What the press are saying about And The Rest of Me Floats (2017)

☆☆☆☆☆ And the Rest of Me Floats is an astonishing theatrical achievement. Go. Everything Theatre

☆☆☆☆ The generosity of spirit pours forth from the young cast The Stage

☆☆☆☆ A fantastic new production from Outbox, who are well on their way to dominating the world of queer theatre West End Wilma

☆☆☆☆ An energetic and passionate performance LondonTheatre1

Funny, emotional and raw, this piece of theatre made by an extra-fierce company of talented performers shouldn’t be missed Diva Magazine

 

Outbox Theatre present And The Rest Of Me Floats a new show all about the messy business of gender at The Rose Lipman Building this September. Working with performers from across the trans, non-binary, lesbian and gay communities, Outbox Theatre examine the ways in which gender is questioned, categorised, and policed (often violently so).

And The Rest Of Me Floats is devised by the company and weaves together autobiographical performance, movement, pop songs, stand-up and dress-up in an anarchic celebration of the body that refuses to conform. Expect bold, exciting and experimental theatre made by an extra-fierce company of talented performers.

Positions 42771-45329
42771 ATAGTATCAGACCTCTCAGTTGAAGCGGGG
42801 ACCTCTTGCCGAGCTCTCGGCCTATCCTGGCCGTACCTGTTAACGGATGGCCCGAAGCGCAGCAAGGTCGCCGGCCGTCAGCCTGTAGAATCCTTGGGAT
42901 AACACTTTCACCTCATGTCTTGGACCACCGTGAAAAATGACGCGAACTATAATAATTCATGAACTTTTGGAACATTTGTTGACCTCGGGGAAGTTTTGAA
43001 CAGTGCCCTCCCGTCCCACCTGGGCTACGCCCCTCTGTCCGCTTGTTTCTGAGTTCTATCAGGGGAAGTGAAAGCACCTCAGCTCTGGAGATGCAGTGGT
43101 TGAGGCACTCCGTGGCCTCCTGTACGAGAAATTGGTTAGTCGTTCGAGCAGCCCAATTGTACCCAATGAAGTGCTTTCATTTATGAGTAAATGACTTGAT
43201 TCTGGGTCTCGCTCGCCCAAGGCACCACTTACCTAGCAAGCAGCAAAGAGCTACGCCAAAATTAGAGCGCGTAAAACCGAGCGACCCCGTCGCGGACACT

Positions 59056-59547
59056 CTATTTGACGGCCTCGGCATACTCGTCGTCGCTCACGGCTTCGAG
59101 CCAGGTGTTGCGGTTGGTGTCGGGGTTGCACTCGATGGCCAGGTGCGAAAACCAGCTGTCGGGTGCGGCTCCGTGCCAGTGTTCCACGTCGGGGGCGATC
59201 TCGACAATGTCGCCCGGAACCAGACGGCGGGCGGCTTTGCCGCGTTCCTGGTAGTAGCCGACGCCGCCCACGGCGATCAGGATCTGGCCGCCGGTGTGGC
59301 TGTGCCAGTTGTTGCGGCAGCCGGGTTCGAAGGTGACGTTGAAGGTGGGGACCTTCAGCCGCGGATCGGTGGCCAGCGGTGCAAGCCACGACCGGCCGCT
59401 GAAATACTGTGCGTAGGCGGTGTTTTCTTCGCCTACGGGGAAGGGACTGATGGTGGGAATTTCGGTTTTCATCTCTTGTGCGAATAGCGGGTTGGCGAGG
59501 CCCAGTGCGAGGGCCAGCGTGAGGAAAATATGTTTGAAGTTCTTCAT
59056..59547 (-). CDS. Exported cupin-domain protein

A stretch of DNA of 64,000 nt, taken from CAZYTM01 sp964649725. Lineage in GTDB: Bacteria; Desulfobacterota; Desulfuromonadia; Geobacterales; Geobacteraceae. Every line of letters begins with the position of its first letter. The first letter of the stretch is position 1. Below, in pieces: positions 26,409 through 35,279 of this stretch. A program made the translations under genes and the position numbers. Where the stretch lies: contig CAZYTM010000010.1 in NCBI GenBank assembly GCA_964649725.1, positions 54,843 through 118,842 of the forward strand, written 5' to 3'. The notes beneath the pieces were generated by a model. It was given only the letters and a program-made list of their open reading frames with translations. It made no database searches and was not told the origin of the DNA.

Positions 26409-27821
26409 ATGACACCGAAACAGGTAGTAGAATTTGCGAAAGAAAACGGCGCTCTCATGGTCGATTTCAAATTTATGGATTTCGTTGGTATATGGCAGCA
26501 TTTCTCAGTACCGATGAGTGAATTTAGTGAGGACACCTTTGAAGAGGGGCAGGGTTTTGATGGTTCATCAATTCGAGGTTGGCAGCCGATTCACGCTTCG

Directed by Ben Buratta
Devised by the company
Designed by Ruta Irbite

Cast:

Josh Enright
Barry Fitzgerald
Elijah W Harris
Emily Joh Miller
Tamir Pettet
Miiko Toiviainen
Yasmin Zadeh

Performances:
12th – 23rd September, 7.30pm Mill Co. Rose Lipman Building, London.

13th - 14th November, 8pm Birmingham Rep as part of SHOUT Festival

Please do book early to avoid disappointment. 

Birmingham Tickets available at https://www.birmingham-rep.co.uk/whats-on/and-the-rest-of-me-floats.html

 

 

What the press said about our last production Affection (2016)

Lyn Gardner's Pick of the Week The Guardian

☆☆☆☆ Stylish, Imaginative and emotionally charged The Stage

☆☆☆☆☆ Original, innovative and highly watchable Jack the Lad

☆☆☆☆☆ A memorising piece of work Outsavvy

☆☆☆☆ An honest and brave account. An eye-opening experience Everything Theatre

☆☆☆☆ As relevant today as it was during the AIDS crisis in the 1980s  LondonTheatre1

The concept is never in doubt – it hits its audience between the eyes like a sledgehammer Exeunt Magazine